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Association of Angiotensin Converting Enzyme I/D and ${\alpha}$-actinin-3 R577X Genotypes with Growth Factors and Physical Fitness in Korean Children

  • Kim, Kijin (Department of Physical Education, College of Physical Education, Keimyung University) ;
  • Ahn, Nayoung (Department of Physical Education, College of Physical Education, Keimyung University) ;
  • Cheun, Wookwang (Department of Physical Education, College of Physical Education, Keimyung University) ;
  • Hong, Changbae (Department of Physical Education, College of Physical Education, Keimyung University) ;
  • Byun, Jayoung (Department of Physical Education, College of Physical Education, Keimyung University) ;
  • Joo, Youngsik (Department of Physical Education, College of Physical Education, Keimyung University)
  • Received : 2014.11.21
  • Accepted : 2015.01.29
  • Published : 2015.03.30

Abstract

This study analyzed the differences in aerobic and anaerobic exercise ability and growth-related indicators, depending on the polymorphism of the ACE and the ACTN3 genes, to understand the genetic influence of exercise ability in the growth process of children. The subjects of the study consisted of elementary school students (n=856, age $10.32{\pm}0.07yr$). The anthropometric parameters, physical fitness and growth factors were compared among groups of the ACE I/D or the ACTN3 R577X polymorphisms. There were no significant differences between the anthropometric parameters, physical fitness and growth factors for the ACE gene ID or the ACTN3 gene R577X polymorphism. However, the DD type of ACE gene was highest in the side step test (p<0.05), and the DD type was significantly higher than the II+ID type (p<0.05) in the early bone age. The combined group of the ACE gene II+ID and the ACTN3 gene XX type significantly showed lower early bone age (p< 0.05). This study did not find any individual or compounding effects of the polymorphism in the ACE I/D or the ACTN3 R577X polymorphisms on the anthropometric parameters, physical fitness and growth factors of Korean children. However, the exercise experience and the DD type of the ACE gene may affect the early maturity of the bones.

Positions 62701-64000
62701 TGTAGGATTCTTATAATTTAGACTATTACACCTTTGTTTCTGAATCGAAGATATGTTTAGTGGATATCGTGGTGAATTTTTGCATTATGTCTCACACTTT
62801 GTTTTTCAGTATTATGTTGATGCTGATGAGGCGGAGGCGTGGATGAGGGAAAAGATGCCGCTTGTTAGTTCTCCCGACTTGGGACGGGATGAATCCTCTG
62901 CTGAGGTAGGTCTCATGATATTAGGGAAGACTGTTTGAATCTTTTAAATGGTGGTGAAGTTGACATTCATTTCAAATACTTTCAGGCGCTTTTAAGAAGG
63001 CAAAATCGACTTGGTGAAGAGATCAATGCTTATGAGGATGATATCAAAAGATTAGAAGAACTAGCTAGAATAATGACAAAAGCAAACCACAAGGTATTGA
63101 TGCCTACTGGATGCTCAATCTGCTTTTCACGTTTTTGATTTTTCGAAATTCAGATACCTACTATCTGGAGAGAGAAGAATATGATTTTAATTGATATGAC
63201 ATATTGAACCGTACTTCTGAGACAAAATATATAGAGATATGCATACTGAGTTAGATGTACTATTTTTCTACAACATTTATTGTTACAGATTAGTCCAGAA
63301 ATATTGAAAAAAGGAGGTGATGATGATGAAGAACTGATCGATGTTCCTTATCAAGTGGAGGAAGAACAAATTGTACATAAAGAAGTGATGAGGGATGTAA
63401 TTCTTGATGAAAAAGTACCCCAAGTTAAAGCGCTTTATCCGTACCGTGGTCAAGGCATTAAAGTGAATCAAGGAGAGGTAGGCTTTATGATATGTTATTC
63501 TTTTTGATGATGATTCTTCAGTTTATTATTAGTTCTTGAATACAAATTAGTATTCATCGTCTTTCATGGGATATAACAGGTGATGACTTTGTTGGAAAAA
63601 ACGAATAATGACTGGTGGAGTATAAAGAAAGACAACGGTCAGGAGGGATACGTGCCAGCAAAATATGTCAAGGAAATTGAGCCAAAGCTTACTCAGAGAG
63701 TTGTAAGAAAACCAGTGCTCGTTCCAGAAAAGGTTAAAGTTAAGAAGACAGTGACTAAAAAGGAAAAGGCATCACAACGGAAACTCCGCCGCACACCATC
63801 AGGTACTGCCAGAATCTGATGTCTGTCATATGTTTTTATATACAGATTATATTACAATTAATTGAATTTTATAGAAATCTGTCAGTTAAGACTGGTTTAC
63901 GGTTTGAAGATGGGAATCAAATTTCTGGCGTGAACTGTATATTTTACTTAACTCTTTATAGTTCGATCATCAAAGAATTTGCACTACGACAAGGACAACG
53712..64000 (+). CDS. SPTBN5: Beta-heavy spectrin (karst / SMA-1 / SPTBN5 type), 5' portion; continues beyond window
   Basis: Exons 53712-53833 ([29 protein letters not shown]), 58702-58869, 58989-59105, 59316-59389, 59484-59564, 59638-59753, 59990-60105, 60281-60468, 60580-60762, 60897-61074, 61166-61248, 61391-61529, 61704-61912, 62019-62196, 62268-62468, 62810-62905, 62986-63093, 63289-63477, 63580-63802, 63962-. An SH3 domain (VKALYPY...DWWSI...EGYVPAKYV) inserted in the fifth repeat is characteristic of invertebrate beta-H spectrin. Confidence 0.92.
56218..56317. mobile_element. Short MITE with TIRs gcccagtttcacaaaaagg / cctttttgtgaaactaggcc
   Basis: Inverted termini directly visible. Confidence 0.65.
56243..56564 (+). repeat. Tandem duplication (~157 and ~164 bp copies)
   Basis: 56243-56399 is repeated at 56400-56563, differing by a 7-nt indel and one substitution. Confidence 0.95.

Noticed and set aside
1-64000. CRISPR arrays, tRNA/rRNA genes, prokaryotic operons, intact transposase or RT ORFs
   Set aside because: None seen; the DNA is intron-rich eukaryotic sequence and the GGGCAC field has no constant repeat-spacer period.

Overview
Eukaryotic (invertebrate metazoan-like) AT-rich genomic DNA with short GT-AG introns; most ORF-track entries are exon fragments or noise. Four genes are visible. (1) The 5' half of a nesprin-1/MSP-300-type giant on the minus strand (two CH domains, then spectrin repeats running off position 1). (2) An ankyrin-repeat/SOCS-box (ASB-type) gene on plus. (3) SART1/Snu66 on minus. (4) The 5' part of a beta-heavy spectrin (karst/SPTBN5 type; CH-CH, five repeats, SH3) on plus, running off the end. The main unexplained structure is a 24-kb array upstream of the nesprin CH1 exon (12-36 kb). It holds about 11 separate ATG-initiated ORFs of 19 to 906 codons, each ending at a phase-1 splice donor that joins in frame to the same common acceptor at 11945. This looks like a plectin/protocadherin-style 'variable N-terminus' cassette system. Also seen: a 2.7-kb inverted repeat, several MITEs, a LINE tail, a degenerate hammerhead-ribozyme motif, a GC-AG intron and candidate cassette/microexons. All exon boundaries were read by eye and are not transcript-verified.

Acknowledgement

Supported by : Korea Sports Promotion Foundation

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